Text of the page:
How To Catch A Blue Marlin With Your Bare Hands

Upon initial inspection, you might be inclined to think the fish cupped gently in the hands of angler Richard Brackett is a baby sailfish. At least that's what I thought. But it turns out the The Billfish Foundation has confirmed that Brackett's recent "catch" is, in fact, a baby blue marlin. Per the story and illustrations on the organization's website, juvenile marlin start life with no bill, and a "sail" that later develops into a more slender, curved dorsal fin of a mature marlin. What's most interesting about this story to me is that in your lifetime, it's more likely that you'll catch a 1,000-pound blue marlin than hold one this size in the palm of your hand.

Here's the account from Brackett: My boss, Joey Cagle and I decided to run out to swordfish for a couple hours (off of Charleston, SC), so we left about noon and trolled from 200' straight out to the deep just to see what we came across on the way. We had a pretty good day and ended going 1-2 pm sails and had a couple other bites. Once the sun started to set we set up for a drift. After an hour or so, I saw what we thought to be a juvenile sailfish in the transom lights. Being such a last minute trip, I forgot the dip net so I had to resort to option two. I filled the bucket with water, opened the transom door and scooped him up with my hands and set him in the bucket. I have to say even at this small size they are crazy aggressive. I got him in my hands in the bucket to try and we snapped a quick picture so we could release it as quickly as possible.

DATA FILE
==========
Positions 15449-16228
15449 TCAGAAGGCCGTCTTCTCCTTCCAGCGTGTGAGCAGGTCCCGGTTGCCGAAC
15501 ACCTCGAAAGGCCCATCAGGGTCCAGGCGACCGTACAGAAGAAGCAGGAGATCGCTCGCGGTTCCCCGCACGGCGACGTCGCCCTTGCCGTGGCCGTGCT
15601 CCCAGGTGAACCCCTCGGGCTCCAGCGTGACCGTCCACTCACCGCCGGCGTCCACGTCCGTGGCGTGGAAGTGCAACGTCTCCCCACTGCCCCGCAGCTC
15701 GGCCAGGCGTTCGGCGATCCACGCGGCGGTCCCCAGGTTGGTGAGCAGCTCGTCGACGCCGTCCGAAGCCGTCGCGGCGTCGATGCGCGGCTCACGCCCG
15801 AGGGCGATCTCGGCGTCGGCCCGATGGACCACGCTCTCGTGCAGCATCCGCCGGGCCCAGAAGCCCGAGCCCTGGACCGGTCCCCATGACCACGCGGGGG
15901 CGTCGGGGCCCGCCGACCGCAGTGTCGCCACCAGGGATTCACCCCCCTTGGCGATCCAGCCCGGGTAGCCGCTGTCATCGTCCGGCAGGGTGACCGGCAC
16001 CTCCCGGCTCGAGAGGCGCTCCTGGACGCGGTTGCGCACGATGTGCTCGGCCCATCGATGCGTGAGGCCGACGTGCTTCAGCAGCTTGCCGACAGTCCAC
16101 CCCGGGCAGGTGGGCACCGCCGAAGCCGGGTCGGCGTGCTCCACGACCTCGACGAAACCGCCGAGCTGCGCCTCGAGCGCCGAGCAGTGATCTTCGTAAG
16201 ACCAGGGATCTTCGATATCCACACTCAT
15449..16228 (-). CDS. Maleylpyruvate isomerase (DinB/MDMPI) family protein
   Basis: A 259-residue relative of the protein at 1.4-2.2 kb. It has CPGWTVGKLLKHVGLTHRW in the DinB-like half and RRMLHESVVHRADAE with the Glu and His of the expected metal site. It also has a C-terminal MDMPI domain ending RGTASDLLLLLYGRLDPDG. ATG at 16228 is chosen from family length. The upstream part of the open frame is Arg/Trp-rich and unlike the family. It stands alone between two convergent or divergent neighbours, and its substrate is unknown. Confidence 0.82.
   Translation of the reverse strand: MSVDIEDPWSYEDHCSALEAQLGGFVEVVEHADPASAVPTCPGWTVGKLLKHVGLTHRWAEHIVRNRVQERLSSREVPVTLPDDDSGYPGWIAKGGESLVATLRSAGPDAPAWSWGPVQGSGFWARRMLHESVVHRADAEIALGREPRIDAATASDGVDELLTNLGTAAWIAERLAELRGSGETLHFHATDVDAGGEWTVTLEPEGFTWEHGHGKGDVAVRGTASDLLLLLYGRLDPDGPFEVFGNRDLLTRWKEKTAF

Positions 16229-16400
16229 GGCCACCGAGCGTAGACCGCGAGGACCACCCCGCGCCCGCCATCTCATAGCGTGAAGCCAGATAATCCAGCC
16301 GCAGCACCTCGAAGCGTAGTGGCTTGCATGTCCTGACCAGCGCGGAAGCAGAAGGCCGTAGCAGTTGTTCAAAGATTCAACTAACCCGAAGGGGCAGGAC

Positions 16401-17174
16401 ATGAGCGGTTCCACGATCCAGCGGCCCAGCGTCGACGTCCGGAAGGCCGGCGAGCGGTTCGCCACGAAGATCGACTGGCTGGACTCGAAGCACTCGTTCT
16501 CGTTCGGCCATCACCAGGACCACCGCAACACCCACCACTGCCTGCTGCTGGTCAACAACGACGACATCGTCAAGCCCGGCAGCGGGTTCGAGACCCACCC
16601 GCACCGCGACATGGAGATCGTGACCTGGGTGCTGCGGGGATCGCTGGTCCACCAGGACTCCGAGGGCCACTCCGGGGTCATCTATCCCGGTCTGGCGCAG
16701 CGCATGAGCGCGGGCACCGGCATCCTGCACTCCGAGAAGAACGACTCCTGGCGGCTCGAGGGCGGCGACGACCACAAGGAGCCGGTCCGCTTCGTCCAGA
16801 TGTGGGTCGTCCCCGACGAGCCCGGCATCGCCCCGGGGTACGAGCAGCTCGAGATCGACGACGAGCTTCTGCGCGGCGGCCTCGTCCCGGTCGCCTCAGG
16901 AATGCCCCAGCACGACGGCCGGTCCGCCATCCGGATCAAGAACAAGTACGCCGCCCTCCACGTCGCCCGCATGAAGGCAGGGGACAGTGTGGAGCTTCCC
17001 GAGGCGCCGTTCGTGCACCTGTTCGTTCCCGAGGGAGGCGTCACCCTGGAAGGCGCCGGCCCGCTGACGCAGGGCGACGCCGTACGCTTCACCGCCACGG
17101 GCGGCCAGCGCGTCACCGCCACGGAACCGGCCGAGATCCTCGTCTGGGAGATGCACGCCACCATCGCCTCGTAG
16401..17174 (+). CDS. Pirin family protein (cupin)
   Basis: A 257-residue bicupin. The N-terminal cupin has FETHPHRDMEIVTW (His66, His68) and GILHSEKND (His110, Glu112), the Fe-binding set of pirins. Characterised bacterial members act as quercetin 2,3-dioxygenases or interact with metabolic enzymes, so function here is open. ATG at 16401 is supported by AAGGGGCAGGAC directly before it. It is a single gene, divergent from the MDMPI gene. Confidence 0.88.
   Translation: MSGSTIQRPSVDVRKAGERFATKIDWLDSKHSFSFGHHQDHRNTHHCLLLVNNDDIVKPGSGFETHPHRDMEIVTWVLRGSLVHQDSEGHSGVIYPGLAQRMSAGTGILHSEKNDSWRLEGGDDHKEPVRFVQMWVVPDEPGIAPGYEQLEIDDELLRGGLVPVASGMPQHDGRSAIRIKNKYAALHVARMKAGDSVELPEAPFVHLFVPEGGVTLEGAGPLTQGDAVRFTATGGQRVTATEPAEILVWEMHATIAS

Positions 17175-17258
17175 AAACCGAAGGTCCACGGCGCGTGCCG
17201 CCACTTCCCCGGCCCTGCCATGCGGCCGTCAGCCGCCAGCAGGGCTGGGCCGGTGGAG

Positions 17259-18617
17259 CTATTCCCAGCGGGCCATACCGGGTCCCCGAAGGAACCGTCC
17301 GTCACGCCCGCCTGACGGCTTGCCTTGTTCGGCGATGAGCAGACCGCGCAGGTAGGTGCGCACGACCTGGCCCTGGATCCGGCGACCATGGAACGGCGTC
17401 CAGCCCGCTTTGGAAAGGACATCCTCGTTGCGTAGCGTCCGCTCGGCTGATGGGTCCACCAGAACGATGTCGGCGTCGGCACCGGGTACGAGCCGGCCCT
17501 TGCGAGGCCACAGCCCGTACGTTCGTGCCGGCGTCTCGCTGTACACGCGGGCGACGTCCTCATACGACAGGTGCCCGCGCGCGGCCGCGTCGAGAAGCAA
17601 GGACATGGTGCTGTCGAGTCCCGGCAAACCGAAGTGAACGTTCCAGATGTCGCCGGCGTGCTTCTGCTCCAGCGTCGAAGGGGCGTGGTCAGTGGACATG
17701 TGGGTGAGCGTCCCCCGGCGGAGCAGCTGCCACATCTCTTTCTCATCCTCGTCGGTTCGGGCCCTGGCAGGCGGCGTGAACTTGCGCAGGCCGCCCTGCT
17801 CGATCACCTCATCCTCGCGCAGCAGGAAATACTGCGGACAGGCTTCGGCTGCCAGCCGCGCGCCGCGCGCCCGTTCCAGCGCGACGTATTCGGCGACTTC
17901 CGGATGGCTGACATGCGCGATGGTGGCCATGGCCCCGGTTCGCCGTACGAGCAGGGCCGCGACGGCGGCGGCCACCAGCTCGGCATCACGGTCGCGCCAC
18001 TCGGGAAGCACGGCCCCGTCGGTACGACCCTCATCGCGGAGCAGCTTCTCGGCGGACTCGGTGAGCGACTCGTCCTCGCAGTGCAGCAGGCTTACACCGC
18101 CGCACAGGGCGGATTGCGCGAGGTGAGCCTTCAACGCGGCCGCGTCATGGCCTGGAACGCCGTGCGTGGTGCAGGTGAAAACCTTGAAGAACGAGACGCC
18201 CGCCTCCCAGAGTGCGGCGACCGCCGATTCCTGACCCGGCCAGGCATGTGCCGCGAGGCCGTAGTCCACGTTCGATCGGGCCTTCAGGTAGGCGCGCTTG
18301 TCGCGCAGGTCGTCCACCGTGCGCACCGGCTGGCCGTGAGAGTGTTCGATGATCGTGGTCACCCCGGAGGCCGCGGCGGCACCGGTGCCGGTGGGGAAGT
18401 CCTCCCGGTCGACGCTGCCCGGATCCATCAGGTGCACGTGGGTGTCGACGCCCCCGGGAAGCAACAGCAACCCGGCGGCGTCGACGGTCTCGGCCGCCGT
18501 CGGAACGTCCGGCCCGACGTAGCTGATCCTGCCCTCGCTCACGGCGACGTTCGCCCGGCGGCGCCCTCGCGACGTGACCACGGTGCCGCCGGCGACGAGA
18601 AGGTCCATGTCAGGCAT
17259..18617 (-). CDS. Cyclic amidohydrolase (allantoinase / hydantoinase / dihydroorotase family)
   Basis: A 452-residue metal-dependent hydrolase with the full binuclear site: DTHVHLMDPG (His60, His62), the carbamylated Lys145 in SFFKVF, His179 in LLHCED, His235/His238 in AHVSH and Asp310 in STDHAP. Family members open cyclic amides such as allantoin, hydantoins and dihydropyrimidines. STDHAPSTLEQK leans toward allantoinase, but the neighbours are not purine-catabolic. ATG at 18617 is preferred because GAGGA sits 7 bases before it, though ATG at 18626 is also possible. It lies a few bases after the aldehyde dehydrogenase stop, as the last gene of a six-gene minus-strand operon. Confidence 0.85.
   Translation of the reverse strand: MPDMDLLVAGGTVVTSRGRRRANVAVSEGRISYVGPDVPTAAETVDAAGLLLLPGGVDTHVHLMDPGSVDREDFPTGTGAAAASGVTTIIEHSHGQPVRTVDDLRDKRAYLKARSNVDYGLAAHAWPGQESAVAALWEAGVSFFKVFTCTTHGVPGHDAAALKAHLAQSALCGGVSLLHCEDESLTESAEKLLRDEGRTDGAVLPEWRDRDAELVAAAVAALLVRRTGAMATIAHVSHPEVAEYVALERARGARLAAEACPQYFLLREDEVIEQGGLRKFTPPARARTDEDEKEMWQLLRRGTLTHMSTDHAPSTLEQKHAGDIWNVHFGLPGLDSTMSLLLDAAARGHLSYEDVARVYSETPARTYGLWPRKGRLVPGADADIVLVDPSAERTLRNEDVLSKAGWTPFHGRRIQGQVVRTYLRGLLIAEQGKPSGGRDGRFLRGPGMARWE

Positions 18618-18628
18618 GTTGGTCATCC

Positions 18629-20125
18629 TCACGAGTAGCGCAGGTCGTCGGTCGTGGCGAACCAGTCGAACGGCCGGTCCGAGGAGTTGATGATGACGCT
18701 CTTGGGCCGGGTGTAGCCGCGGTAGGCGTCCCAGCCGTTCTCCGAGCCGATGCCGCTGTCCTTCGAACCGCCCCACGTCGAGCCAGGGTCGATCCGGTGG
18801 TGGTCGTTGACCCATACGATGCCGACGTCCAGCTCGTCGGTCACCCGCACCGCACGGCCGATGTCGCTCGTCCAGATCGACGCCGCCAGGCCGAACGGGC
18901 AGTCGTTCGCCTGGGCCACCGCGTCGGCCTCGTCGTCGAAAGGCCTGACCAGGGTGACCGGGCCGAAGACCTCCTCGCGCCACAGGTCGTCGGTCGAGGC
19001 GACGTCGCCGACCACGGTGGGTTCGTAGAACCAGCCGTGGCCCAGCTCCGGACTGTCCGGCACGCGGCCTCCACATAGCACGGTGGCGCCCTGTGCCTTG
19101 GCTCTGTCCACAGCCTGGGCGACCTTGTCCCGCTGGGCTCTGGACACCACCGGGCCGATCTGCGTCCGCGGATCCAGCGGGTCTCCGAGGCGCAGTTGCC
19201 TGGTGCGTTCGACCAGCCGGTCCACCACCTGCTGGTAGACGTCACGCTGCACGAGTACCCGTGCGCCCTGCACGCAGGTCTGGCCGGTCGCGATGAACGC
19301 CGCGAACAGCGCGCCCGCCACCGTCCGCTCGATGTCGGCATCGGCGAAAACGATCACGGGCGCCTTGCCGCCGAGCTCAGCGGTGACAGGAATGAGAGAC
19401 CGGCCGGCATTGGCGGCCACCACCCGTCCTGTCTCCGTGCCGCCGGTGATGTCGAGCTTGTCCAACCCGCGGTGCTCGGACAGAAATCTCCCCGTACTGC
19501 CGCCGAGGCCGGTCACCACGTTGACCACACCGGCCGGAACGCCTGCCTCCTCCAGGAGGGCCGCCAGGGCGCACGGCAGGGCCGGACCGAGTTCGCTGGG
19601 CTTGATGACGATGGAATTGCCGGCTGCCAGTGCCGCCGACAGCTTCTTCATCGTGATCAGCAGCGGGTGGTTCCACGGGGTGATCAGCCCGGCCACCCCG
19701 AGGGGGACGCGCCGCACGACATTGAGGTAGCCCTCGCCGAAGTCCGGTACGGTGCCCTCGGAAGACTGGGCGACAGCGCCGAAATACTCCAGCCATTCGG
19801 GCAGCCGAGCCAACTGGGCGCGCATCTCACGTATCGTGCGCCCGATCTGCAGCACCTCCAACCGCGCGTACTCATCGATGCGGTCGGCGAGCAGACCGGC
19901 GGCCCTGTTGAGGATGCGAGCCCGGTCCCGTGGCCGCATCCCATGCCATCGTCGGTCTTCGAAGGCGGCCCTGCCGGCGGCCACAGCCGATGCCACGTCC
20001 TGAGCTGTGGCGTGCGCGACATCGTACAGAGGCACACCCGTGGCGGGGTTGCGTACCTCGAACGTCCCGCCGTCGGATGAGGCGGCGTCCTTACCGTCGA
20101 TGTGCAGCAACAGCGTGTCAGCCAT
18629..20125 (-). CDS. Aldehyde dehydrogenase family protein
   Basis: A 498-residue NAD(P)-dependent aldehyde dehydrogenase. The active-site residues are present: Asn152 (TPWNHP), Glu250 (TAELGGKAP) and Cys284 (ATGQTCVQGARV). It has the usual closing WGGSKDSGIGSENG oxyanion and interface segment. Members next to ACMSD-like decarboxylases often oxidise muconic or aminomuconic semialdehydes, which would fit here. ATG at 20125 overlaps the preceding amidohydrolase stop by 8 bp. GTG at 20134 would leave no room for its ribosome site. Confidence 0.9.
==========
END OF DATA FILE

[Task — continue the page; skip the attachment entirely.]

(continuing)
Anglers in general, I'd say, don't give too much thought to little versions of big fish and where they live, but you do come across them from time to time. The first pike I ever caught measured about 6 inches and ate a worm under a bobber I was fishing for bluegills. I also hooked into an 8-inch barracuda at the Jersey Shore years ago casting a metal at small bluefish. You ever landed any odd babies?